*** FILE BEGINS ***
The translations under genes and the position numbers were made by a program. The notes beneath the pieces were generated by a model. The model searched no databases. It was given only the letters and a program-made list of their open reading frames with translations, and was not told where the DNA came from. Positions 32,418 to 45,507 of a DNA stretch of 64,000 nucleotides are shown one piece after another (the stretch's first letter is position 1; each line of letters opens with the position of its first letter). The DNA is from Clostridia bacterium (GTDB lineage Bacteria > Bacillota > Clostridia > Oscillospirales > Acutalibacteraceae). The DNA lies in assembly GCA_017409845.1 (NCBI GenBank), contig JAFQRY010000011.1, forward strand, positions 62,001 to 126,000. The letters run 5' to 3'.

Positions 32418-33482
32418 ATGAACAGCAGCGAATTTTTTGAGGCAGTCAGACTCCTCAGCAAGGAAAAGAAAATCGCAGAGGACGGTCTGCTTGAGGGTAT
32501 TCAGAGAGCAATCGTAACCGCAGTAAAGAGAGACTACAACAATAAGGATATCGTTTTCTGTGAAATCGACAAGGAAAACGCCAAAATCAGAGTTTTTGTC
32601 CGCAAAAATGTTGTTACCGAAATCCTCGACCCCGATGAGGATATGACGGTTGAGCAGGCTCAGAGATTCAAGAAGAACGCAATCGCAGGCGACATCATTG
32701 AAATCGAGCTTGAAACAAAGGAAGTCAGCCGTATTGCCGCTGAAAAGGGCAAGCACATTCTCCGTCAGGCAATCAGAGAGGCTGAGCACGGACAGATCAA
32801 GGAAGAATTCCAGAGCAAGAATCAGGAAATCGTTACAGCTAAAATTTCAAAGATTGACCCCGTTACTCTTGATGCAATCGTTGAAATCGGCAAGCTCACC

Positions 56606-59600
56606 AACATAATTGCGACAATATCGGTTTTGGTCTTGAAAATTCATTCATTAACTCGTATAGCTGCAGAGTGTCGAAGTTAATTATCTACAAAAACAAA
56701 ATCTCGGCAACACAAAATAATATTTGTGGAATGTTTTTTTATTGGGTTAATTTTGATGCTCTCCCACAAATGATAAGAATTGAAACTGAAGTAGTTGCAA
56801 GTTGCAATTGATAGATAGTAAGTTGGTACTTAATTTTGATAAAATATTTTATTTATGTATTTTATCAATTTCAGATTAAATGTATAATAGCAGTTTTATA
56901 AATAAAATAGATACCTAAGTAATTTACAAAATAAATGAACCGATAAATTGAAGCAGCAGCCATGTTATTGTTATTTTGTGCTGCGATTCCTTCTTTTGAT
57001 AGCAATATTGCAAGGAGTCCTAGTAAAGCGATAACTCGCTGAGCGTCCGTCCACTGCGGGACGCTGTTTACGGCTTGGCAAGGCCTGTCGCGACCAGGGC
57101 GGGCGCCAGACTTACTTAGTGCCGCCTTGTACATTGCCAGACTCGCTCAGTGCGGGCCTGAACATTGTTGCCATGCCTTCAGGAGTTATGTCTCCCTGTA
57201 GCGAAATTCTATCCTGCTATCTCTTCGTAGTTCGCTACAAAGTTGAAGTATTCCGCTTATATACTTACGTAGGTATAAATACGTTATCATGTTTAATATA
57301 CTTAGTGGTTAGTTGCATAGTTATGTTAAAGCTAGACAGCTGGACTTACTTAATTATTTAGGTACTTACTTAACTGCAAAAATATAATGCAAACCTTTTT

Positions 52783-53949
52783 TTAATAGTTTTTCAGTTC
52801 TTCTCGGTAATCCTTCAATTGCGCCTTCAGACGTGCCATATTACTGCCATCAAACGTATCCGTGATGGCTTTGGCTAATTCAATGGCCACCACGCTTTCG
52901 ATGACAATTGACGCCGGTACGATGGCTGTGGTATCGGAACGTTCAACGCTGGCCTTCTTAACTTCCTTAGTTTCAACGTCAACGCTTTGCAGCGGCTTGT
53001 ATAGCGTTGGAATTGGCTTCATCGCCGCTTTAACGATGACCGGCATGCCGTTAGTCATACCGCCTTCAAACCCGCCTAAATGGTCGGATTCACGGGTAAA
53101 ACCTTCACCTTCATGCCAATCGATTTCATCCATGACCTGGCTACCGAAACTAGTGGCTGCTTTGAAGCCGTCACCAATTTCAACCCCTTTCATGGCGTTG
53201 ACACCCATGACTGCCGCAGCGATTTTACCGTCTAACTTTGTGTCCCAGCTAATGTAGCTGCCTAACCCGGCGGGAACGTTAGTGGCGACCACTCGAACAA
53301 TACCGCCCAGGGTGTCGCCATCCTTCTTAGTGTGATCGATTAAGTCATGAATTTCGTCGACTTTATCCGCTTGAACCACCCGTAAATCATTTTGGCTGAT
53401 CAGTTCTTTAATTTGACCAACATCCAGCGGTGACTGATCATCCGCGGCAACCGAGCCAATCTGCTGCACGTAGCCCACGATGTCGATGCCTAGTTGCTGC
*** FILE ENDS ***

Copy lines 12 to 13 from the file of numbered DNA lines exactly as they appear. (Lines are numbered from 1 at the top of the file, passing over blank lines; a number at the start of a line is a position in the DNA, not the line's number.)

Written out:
56901 AATAAAATAGATACCTAAGTAATTTACAAAATAAATGAACCGATAAATTGAAGCAGCAGCCATGTTATTGTTATTTTGTGCTGCGATTCCTTCTTTTGAT
57001 AGCAATATTGCAAGGAGTCCTAGTAAAGCGATAACTCGCTGAGCGTCCGTCCACTGCGGGACGCTGTTTACGGCTTGGCAAGGCCTGTCGCGACCAGGGC